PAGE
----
‘Hi my name is Brooke and I have a problem with nut spread’. No joke I can actually polish off a jar of this within 2-3 days, I’m sure I could manage it in just one if my life depended on it.

Yes nut spreads are a great alternative to your convential / commercial peanut butter. They are also very high in energy so it is best not to over indulge in these as the additional calories can then impact your weight loss/maintenance goals. It also becomes expensive if you are buying a couple of jars every week (guilty).

Almond spread.jpg

Natural nut butters/spreads such as almond spread have a far better nutritional profile when compared to your commercial brands. There is no added sugar, salt, sweeteners and they are much higher in vitamin E, zinc and protein. It can be used in place of peanut paste on toast or crackers but is also fantastic as a snack added to veggie sticks, baking, smoothies or even on its own! The health benefits are plentiful, but do be mindful that it’s full of nuts, which provide fat as their main macronutrient when consumed. Fat yields more energy than carbohydrates and protein, so when consumed do so in moderation and one-two tablespoons per day would be the recommended serving size.

Recently I have started making my own nut butter and I can’t believe I didn’t do it sooner! This really is so simple takes just minutes to whip up a fresh batch of homemade almond spread.



  • 250g almonds – normal, roasted, or even activated.
  • High speed blender (I use a thermomix)


  • Place almonds into your blender / thermomix
  • Blitz on speed 9 for 40 seconds, scrape down the sides once time is up – then repeat this step
  • Scrape sides of mixing bowl, then blitz on speed 6.5 for 40 seconds – repeat this step twice.
  • By the time you’ve blitzed the nut mix these 4-5 times it should be at a consistency that resembles store bought almond spread. If you like it a little runnier continue blitzing a few more times.
  • Optional to add 1 teaspoon of coconut oil or almond oil to the mix whilst blitzing to reach a smoother consistency.
  • Transfer your nut spread mix into a glass jar and store either in the fridge or room temperature & try to make it last the week!

I personally prefer to use roasted almonds for my nut butter as it adds a great flavour and makes for a creamier consistency. You can either roast yourself in the oven of buy them roasted in a packet. Activating your almonds also gives the added bonus of assisting with the digestion and absorption of nutrients from your nut spread because the process of activation reduces the effects of phytates in nuts.

Once you start making this quick and easy spread you wont purchase the store-bought varieties again! I am now a little bit addicted to whipping this up in my thermomix and trying new varieties – stay tuned for the recipe for my BFN nutella spread, delicious!

Be sure to tag me in your variations @balancefitnessandnutrition #balancefitnessnutrition #striveforbalance 

Brooke x


By popular demand below you will find the recipe for my BFN Nut Chews / Slice. I made this over the weekend as the multiple night and early morning breast feeds left me starving and I wanted to make sure I was snacking on food that would provide adequate nutrition and health benefits for both me and little Byron.

It is super easy to make, so if your baking skills or time is limited fear not - you will be able to master this recipe! 


  • 3/4 cup macadamias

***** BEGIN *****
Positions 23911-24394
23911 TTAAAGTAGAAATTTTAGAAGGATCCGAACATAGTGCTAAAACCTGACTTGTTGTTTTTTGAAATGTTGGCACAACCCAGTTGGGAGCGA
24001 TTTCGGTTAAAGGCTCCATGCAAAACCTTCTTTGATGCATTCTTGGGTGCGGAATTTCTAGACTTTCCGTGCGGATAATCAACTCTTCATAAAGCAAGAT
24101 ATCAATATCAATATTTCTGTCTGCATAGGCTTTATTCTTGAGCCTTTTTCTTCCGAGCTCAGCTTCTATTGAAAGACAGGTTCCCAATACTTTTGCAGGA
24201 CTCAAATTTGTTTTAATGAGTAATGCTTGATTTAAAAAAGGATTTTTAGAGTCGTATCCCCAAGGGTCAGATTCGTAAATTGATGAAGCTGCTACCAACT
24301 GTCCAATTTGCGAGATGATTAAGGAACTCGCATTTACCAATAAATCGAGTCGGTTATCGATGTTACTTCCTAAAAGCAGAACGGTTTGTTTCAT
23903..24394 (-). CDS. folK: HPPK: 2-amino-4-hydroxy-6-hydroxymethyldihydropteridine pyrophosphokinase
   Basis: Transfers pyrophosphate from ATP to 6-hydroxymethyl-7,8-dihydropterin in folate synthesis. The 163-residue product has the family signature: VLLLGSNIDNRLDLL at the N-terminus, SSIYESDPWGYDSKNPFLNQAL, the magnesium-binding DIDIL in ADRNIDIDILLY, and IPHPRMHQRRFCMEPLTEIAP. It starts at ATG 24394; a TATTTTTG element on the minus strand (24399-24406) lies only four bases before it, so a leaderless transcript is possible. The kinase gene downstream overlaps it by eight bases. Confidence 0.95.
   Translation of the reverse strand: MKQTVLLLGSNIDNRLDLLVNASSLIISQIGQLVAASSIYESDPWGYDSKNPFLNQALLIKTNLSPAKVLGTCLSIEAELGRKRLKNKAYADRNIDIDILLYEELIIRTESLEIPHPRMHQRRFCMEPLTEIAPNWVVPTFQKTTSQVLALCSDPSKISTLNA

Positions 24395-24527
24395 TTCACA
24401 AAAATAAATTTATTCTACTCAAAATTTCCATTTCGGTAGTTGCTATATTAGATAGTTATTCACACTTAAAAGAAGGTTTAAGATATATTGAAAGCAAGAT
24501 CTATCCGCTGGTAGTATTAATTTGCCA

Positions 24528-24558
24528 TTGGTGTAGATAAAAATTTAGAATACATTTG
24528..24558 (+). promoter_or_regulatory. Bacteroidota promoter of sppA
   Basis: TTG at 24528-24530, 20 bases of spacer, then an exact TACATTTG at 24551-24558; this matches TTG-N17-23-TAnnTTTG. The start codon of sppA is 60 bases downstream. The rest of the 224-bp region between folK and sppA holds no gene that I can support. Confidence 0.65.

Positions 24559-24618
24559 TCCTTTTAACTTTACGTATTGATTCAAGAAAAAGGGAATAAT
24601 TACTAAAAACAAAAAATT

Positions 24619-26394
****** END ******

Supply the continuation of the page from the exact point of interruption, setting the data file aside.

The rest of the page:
• 1 cup almonds
  • 1 tsp sesame seeds
  • 2 tsp chia seeds
  • 1/2 cup goji berries
  • 1/2 cranberries
  • 1/2 cup shredded coconut (I used toasted coconut flakes)
  • 85g rice malt syrup


  • Pre heat over to 180 degrees celsius
  • Roughly chop the nuts and place on a baking try lined with baking paper
  • Place nuts in oven and lightly roast for 8-10 minutes
  • Once the nuts have done their time in the oven, combine all other ingredients into one bowl - nuts and all.
  • Stir the mixture together until it starts to combine and start to stick when mixed
  • Place this mixture into a baking tray, pressing the mix firmly into the tray so that it is nice and compact
  • Place the tray into the oven for a further 10 minutes
  • Once the 10 minutes is up place the baking tray in the freezer and leave to set for at least one hour
  • Once the hour is up remove the mix from the freezer and chop into the desired size pieces, I like bite size ones for easy snack options and portion control (nuts are full of energy so you don't want to over indulge in this snack), but you could always cut into muesli bar slice pieces also.
  • Once chopped up, put in a tupperware container and store in your fridge to enjoy as desired!

This snack is loaded with plenty of heart healthy omega-3 fatty acids, fibre, vitamin E and refined sugar free!

The perfect snack to go with a morning coffee, afternoon pick me up to get you through the working day, or for those breast feeding Mumma's.

Enjoy! x



There are many pressures and opinions that come with being a mother, one of those being breast or bottle?

This blog isn’t designed to tell you that you should either breast or bottle feed your child, but instead aim to provide an overview of what you should be fuelling your body with if you are breast-feeding to nourish your body during this important time. If you are interested in information on infant formula vs breast-feeding you can check out a previous blog of mine: Breast Milk, Infant Formula & What Works for You.

The ideal and preferred food in providing optimal nutrition for healthy term infants is through human milk due to its complex fat structure that is critical for infant growth. The energy from breast milk is mainly provided from the fats and carbs in your diet, however the amount of protein (mainly casein and whey) in breast milk is not heavily influenced by the mothers diet. Under normal circumstances substances don’t pass directly from Mum’s blood system to the milk, however if you experience mastitis milk tends to be higher in sodium and chloride and lower in lactose and potassium.

The major long chain poly-unsaturated fatty acids (PUFA’s) in human milk are; docosahexaenoic acid (DHA) and arachidonic acid (AA). These are recognised as a nutrient fundamental to the development of an infant’s central nervous system, brain and vision. The amount of fat in your diet will not affect the amount of fat in your breast milk, however you can vary the type of fat found in your breast milk and it is possible to increase or decrease the polyunsaturated fat content in your breast milk by altering your diet. If you are maintaining your energy intake and body weight, the fatty acid content of your diet will be reflected in your breast milk. However if you are losing weight or restricting kilojoules, your fatty-acid pattern of milk can decrease.